For as long as I can remember, I’ve been a fan of church history. I like history in general. It’s fascinating to read about the past – the events, decisions, and people that not only shaped their times but those that followed, including the present. Most folks probably don’t appreciate how much of what they do and believe has been tutored by the past. Unconsciously, we tend to assume we’re independent, free-thinkers whose worldview and decision-making aren’t contingent on anything, when the reality is that rarely is there anything we do or think which takes place in an historical vacuum. Simply put, we are the products the of times before us.
That’s why understanding church history is so incredibly valuable for followers of Jesus.
It helps me understand why we believe what we believe.
The reason Christians believe in the doctrine of the Trinity, or that Jesus is fully God and fully man, or that the New Testament has 27 books is because of the Spirit’s working through church history. I recently finished the second volume of Jaroslav Pelikan’s magisterial work on the history of Christian doctrine and am blown away, once again, by the sober-mindedness of the church fathers who fought to preserve the teaching of Scripture as handed down by the apostles of Jesus. It wasn’t always perfect process with perfect outcomes but that’s part of the benefit of learning of church history. Ultimately, tracing the development of Christian doctrine has contextualized, reaffirmed, and at times challenged the theological beliefs I hold today. I come away with the feeling that I own better my beliefs.
It allows me to see blind spots in our own time.
Charles Spurgeon said, “I find it odd that he who thinks so highly of what the Holy Spirit teaches him, thinks so little of what the Holy Spirit teaches others also.” While he was referring to the criticism of using biblical commentaries, this could easily apply to church history. We have in church history a full twenty centuries of the Spirit’s work in men and women about which most believers have no clue. If we’re not careful, it’s easy to fall into what C.S. Lewis called chronological snobbery, which is “the uncritical acceptance of the intellectual climate of our own age and the assumption that whatever has gone out of date is on that count discredited.”1 It’s the attitude that says the past got it wrong and that’s why it didn’t last, but today we’ve figured things out. Nothing could be further from the truth. Every age has blind spots – incorrect worldviews too enculturated to be clearly seen. For example, church history can expose our culture’s love affair with radical individualism or relativistic truth by showing us the gap between the people of God through the ages and our own.
It gifts me with tested solutions for problems we encounter today.
Each season there is some kind of theological or pastoral challenge the church faces. Often, these aren’t new but have been around in times past. Reading the early church as it pertains to the problem of evil, the nature of Jesus, biblical authority, or some other faith issue keeps me not only from reinventing the wheel but creating one that’s not going to be as nearly well-thought out or tested as the one provided by church tradition. This doesn’t mean the church throughout history always answered the question correctly each time, but that’s the gift of history. You can see how unhelpful answers got pulled apart at the seams by Christians in later centuries as they were forced to come up with better solutions to the questions. It truly is a gift to the people of God. Unfortunately for most, it lies untouched as a forgotten one.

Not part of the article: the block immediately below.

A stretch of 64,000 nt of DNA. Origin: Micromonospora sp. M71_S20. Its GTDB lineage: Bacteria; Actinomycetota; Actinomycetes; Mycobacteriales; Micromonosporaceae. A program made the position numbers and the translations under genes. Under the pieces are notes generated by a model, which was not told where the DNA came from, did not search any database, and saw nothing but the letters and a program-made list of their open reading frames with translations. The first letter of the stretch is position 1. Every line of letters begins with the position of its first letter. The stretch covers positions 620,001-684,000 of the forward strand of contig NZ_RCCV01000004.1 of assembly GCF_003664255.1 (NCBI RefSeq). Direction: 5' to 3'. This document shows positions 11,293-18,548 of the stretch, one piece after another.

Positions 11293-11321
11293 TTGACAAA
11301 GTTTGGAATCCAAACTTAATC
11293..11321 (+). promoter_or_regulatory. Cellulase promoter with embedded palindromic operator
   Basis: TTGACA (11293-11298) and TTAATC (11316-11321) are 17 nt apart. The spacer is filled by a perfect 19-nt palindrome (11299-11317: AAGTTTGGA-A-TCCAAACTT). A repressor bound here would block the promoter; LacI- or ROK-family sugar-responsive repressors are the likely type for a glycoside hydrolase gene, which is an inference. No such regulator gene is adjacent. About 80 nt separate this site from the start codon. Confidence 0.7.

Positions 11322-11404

It stirs a greater desire in me to be rooted to the one Church.
I’ve always heard tradition is a bad thing, but as I’ve gotten older, I see how ridiculous that accusation is. We have all kinds of traditions, practices or beliefs handed down to us that possess deep meaning (e.g., Christmas traditions, college traditions). Tradition isn’t the problem. It’s a rote, disconnectedness of going through the motions that’s lifeless. Yale church historian Dr. Jaroslav Pelikan framed it this way: “Tradition is the living faith of the dead. Traditionalism is the dead faith of the living.” Ever since Paul said in 1 Cor. 15:3, “For I delivered to you as of first importance what I also received…”2 we have been a people who have received the tradition of apostolic teaching passed down the centuries. Reading about this advance of gospel truth from generation to generation reveals a desire in me for a rootedness with the Church Historical not only of the first century but of the additional twenty centuries since. Jesus prayed in John 17 that his church would be one, and for me, church history is a small way to help recover the catholicity of my own faith.3
So, take a chance and read a book on church history. If you’re a Clear Creeker, take our class on it when it’s offered. If you need some good starter books on church history, here are some recommendations:
- Church History in Plain Language by Bruce Shelley
- Church History: An Essential Guide by Justo Gonzalez
- Christian History Made Easy by Timothy Paul Jones
- C. S. Lewis, Surprised by Joy (Harcourt, Brace, Jovanovich, 1966) ch. 13, pp. 207-8
- The Latin for “I delivered” in this verse is trado from where we get the word tradition.
- The word catholic simply means universal, as opposed to the capital “c” Catholic which popularly stands for the Roman Catholic Church.